My old (sadly deceased) laptop had 1050 pixels vertically. Now, over 4 years later, it seems very difficult to find any over 800 pixels high (many only 768 high!) and then they're much more expensive. Whatever happened to tech getting better and cheaper over the years?

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My HP Business Notebook 6710b that I mentioned before is 1650 x 1050 but I guess widescreen, so not quite what you're looking for. But it matches your vertical pixel value perfectly well :)

 

And if I remember rightly, it wasn't bad on price either.

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I was going to recommend this laptop which meets some specs you want but the problem was the price it is being sold...maybe tux suggestion is better but you can take a look and tell what you think..

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Fair enough, but those two laptops only have vertical resolutions of 768 (yikes!) or 800. My poorly old laptop has 1050 and I don't want to spend loads on a new laptop which is not as good (in that one particular respect) as my old one... I think Ian's right, 1680x1050 is about the best I could do, but those are significantly more expensive than the 768 or 800 high ones.

 

So I'm thinking it over and coming to the conclusion that maybe I don't really need it to be a laptop any more, and maybe I can get better value with a cheaper desktop (but something small like a Shuttle case) and then I'd have more choice of screens. Maybe I have a better chance of finding a "normal" format screen, or if not then a 1680x1050.

 

Still don't get why they're all widescreen now.

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maybe I can get better value with a cheaper desktop (but something small like a Shuttle case)

 

Shuttles are usually expensive for what you get, the only exceptions are the K45 (I have one, it's great but it lacks DVI, the newest K45SE with front USB+audio and a slim DVD writer is better than the plain K45) or the K48 (has DVI, but is slightly taller, and can take a standard DVD/BD drive too, but lacks a PCI/PCIe slot).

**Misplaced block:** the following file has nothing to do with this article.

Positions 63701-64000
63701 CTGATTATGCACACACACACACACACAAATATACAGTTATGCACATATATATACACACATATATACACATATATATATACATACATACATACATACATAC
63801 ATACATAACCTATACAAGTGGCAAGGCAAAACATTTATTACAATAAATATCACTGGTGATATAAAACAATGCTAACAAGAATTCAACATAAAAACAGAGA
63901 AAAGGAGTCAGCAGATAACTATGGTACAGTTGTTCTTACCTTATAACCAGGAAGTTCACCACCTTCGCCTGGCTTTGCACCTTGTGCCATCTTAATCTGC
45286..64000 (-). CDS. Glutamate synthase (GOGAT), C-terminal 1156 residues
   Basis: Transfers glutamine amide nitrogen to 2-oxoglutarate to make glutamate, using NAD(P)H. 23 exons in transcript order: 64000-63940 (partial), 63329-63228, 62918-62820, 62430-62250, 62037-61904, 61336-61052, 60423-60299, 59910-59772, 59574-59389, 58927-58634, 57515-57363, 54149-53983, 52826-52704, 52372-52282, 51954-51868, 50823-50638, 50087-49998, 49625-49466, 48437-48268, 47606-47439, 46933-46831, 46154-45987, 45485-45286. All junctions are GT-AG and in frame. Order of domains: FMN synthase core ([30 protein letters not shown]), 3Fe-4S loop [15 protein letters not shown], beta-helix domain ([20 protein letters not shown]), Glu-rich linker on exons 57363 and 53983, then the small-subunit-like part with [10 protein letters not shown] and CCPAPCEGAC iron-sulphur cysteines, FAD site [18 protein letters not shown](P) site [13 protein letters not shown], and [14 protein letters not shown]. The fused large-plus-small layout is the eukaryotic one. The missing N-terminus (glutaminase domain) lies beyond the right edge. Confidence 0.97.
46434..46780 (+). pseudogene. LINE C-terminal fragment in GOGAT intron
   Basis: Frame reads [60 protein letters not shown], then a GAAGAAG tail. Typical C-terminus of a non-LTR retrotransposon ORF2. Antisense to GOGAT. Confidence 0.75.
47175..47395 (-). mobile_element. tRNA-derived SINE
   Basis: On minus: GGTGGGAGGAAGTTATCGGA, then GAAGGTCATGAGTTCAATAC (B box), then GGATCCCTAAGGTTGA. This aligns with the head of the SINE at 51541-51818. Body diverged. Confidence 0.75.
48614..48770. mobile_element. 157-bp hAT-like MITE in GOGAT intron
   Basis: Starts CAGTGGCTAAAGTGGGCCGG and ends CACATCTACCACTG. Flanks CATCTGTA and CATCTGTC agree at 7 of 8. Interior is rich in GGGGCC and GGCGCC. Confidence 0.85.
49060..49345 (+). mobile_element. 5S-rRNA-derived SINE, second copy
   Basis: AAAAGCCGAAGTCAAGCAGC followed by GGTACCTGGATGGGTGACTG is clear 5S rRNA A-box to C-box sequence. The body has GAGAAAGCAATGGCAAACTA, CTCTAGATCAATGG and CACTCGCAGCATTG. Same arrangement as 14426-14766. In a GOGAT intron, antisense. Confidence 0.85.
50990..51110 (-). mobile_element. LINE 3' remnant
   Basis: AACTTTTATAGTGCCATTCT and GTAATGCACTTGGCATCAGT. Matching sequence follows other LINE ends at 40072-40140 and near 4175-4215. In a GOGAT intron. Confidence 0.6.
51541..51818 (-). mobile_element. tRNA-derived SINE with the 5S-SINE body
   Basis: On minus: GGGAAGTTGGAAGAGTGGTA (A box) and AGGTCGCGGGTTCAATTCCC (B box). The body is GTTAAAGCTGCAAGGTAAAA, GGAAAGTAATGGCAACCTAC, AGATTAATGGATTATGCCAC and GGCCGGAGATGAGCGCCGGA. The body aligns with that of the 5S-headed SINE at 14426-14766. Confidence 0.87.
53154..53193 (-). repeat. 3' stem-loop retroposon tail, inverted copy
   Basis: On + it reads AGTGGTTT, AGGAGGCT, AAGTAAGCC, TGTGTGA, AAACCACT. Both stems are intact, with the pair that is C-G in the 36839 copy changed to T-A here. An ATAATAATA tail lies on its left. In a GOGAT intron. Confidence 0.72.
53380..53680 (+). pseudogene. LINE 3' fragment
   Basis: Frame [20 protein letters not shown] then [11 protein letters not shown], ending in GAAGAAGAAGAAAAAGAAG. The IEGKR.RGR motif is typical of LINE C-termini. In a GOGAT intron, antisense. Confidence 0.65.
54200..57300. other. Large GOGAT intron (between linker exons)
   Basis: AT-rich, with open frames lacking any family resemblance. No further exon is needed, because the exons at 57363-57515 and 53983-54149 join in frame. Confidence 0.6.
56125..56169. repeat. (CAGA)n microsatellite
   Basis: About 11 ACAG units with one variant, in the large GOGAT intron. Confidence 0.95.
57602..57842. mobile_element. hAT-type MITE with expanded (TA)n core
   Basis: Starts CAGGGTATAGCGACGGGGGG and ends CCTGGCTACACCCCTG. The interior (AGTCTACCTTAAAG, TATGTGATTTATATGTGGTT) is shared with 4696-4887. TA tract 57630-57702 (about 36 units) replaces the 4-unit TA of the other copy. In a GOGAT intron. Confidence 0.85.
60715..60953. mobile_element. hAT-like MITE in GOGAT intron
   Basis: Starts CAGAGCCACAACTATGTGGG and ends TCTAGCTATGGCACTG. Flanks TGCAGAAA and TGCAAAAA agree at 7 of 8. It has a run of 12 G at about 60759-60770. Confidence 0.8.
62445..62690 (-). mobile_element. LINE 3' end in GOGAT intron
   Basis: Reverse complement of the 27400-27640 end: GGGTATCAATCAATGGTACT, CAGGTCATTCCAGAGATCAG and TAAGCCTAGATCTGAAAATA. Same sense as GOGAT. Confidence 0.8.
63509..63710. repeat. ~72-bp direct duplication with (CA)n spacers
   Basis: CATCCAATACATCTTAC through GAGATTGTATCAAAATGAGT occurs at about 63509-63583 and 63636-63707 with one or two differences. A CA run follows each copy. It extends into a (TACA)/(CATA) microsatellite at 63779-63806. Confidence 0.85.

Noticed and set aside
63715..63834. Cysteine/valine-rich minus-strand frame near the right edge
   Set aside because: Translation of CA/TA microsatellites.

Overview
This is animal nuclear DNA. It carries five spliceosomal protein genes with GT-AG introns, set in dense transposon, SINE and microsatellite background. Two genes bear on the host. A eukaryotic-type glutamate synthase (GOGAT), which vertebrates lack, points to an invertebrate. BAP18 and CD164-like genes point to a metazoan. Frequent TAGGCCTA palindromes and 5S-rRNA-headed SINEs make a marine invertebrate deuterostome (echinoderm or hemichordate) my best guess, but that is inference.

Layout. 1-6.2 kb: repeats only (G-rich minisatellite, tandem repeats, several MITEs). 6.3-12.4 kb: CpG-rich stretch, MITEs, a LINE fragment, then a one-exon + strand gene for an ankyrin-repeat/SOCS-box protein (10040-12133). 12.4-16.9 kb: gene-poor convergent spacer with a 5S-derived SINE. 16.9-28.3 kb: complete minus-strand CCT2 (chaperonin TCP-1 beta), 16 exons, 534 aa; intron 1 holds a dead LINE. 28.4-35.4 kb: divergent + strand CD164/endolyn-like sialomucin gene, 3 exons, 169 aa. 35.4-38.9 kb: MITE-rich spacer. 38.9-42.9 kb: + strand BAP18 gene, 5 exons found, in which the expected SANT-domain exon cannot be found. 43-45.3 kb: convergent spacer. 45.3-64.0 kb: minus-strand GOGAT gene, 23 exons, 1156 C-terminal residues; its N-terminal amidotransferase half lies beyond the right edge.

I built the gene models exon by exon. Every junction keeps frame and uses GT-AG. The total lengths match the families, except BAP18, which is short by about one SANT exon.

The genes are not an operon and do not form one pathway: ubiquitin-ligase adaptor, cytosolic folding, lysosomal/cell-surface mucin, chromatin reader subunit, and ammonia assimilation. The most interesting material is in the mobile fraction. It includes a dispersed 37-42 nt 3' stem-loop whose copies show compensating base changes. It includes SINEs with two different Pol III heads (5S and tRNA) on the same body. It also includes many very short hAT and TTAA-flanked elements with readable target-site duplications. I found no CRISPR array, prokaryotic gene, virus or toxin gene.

A K45/K48 with 2x1GB RAM and an Intel E5300 cpu makes a great cheap little PC, almost unbeatable for value for money.

Mine is overclocked to 3.01GHz, absolutely stable and doesn't get hot at all (max 56C), even after many hours of running at 100% load (when using Handbrake).

 

Maybe I have a better chance of finding a "normal" format screen, or if not then a 1680x1050.

 

Still don't get why they're all widescreen now.

 

You can still find 19" 1280x1024 (5:4) or bigger 1600x1200 (4:3) desktop screens, but not a lot of choice anymore.

I don't get this widescreen mania either, widescreen TVs are great, but computer monitors should ideally be square or taller than wide!

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Widescreen may take away some vertical space but it adds a good bit horizontally. Scrolling vertically is common anyways, even on 4:3 monitors - however, more horizontal space gives more room to run several applications side-by-side (and horizontal scrolling is less natural). That is why I personally prefer widescreen - I've never missed the extra vertical pixels, even when working with images or writing code.

 

As far as the topic...I find the Thinkpads to be pretty nice, as long as you don't buy one of the really cheap models. They're a bit flimsy.

Edited by tyme

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Flimsy Thinkpads.... What this world has come to :sad:

 

It's rfather natural: All cheap laptops are currently made in China, buy two or three major manufacturers. Even my Jap/Corean LG E210 subnotebook, is 100% made in China- not Corea.

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That was joke :lol2: Thinkpads are not cheap (that's not a joke). Now serious, my latest Thinkpad is a bit flimsy, too. IMHO, the quality of Thinkpads dropped a little. Lenovo seems to no longer be concerned with maintaining the Thinkpad's reputation of rock solid built laptop, since they don't put the IBM sticker on Thinkpads anymore.